Robert Harley on AXPONA Chicago

Show report
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Floorstanding,
Stand-mount,
Solid-state power amplifiers,
Tubed power amplifiers,
Solid-state preamplifiers,
Tubed preamplifiers,
Digital-to-analog converters,
Turntables
Robert Harley on AXPONA Chicago

The Chicago AXPONA show was a bit of a gamble—as is any first show in a city—but this is one gamble that paid off. The Doubletree Hotel at O’Hare airport featured many fine-sounding exhibits, excellent organization, and most importantly, throngs of enthusiastic attendees (the official count was 4386). The showgoers I spoke with were happy to have a hi-fi show in the Midwest after a 14-year absence.

My colleagues Jonathan Valin and Scot Hull (who is new to our staff) did such a great job covering the show that I’ll just include my highlights here. You can find extended coverage with more photos at theabsolutesound.com.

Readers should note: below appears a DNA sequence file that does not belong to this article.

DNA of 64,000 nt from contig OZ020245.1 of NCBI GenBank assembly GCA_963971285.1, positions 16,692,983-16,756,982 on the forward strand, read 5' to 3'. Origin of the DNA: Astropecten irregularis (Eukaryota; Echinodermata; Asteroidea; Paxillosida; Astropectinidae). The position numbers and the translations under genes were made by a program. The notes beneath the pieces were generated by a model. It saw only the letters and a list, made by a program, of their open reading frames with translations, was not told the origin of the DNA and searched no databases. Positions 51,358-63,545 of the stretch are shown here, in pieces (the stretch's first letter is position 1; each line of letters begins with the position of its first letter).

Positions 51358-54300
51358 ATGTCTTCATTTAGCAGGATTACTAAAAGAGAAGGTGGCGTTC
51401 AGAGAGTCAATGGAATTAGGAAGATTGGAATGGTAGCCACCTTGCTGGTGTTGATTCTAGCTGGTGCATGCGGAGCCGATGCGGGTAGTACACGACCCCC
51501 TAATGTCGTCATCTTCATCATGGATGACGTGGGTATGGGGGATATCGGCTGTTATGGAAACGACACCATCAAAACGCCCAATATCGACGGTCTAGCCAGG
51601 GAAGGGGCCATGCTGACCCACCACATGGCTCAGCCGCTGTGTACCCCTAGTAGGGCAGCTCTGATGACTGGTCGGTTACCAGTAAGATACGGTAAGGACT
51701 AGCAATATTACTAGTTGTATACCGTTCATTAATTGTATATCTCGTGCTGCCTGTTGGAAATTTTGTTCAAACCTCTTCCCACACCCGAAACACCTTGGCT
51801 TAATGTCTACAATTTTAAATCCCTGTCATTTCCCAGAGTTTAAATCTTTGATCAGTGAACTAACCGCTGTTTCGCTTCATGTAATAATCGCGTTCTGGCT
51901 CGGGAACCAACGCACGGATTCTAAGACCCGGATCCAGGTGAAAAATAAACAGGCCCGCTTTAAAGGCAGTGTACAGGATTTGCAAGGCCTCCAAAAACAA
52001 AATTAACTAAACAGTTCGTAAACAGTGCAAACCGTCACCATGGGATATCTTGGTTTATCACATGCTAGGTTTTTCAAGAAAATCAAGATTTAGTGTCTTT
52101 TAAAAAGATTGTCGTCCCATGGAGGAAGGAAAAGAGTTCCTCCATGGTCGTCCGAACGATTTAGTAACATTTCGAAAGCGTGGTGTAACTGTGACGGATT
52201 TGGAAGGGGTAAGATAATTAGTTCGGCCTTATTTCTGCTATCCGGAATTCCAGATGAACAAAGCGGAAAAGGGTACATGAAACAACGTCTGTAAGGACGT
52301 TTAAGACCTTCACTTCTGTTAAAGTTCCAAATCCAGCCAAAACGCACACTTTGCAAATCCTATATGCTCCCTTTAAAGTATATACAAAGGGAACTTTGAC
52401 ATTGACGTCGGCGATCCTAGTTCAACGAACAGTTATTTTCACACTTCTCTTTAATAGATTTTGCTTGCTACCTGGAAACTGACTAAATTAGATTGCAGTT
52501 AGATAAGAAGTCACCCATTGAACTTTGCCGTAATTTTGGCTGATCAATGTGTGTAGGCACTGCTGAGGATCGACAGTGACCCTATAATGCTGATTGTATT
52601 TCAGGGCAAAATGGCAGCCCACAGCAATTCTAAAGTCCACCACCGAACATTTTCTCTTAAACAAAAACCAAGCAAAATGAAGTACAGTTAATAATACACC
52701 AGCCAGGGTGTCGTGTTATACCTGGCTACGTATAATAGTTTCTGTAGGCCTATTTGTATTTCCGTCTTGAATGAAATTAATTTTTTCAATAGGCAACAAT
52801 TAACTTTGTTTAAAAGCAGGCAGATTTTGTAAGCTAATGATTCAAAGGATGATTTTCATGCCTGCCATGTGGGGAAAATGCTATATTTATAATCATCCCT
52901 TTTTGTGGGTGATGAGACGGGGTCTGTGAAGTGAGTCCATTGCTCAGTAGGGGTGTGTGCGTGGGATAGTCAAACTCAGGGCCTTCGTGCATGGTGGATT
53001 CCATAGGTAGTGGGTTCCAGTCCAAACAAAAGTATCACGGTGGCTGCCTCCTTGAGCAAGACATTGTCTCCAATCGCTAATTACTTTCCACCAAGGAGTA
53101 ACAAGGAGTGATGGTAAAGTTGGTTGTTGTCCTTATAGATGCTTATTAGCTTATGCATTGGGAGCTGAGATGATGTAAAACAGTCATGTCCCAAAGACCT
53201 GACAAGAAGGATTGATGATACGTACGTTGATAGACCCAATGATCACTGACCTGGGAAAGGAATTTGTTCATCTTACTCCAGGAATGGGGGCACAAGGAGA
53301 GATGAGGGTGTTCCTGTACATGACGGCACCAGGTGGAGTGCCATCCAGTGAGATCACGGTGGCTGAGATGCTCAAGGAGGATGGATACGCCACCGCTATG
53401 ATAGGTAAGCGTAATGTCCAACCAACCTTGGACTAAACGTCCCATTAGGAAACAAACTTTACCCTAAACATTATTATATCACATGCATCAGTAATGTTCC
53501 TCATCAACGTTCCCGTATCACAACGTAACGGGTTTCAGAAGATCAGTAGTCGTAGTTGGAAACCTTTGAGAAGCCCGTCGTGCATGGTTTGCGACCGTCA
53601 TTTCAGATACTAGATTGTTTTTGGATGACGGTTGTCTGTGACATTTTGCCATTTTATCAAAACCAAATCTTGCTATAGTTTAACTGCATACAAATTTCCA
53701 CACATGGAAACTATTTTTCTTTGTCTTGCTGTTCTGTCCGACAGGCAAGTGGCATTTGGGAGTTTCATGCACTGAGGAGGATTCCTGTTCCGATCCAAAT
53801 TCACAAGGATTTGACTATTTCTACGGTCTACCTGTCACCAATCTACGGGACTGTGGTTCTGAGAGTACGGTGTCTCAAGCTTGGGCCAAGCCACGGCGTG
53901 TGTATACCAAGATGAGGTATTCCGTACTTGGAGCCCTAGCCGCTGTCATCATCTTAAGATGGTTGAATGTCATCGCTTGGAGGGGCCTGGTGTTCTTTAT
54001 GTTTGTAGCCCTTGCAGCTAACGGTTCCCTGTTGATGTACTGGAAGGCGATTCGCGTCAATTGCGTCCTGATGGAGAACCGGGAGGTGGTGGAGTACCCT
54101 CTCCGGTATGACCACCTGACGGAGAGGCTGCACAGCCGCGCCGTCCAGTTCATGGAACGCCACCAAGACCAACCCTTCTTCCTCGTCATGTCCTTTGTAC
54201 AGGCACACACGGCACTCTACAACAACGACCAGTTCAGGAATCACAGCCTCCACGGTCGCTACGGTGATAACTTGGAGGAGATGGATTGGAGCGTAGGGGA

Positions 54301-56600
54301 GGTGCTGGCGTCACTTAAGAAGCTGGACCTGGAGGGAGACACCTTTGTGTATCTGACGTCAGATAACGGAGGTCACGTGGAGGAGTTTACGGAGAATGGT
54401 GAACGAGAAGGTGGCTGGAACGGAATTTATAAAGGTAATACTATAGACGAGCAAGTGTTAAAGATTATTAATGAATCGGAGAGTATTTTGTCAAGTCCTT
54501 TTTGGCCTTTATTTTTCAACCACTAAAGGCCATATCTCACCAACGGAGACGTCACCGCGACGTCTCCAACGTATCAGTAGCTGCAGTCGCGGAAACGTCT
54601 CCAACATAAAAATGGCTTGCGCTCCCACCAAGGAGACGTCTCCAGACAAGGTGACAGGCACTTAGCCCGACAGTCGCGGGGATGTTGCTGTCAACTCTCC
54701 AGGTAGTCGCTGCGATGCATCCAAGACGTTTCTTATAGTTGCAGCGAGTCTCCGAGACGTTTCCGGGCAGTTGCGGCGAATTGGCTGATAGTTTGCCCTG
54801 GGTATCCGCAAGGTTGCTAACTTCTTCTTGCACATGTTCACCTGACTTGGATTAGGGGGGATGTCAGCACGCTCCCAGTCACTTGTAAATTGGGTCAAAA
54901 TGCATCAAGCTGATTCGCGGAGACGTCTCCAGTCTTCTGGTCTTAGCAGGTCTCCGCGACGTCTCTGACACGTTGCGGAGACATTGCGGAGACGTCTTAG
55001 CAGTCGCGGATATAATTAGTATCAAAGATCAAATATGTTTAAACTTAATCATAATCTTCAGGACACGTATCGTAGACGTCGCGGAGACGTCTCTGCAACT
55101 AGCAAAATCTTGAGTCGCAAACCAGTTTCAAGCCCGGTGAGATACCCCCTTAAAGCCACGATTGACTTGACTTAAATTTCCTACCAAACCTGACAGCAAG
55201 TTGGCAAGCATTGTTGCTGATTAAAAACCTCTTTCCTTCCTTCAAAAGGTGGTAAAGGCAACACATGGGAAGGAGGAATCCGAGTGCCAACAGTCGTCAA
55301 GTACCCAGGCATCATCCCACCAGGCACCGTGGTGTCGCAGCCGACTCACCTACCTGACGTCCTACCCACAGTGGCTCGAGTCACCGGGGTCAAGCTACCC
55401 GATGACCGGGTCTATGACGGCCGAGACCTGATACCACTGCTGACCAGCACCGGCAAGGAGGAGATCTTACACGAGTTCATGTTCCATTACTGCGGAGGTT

Although it’s exciting to see and hear the most exotic and ambitious systems at shows, I really like it when exhibitors make great sound with “normal” products that the average music lover can afford, relate to, and imagine having in their home. Two such systems that met these criteria were shown by Chicago retailer Pro Musica. The first featured Naim’s UnitLite ($3000) integrated amplifier/server driving a pair of Dynaudio Focus 160 loudspeakers ($2900). The system fit the room perfectly, and sounded better than many expensive systems. Pro Musica’s other Naim/Dynaudio room was more upscale, but still decidedly “sane.” It featured the Dynaudio Confidence C2 Signature speakers ($13,500) driven by a Naim NAP 300 with 300PS power supply ($11,495), Naim 282 preamp with the NAPSC2 ($6795) and the SuperCap2 power supply ($6595), a Naim NDS streaming player, and UnityServe solid-state server. This system sounded absolutely magnificent playing Pro Musica proprietor Ken Christiansen’s own recordings.

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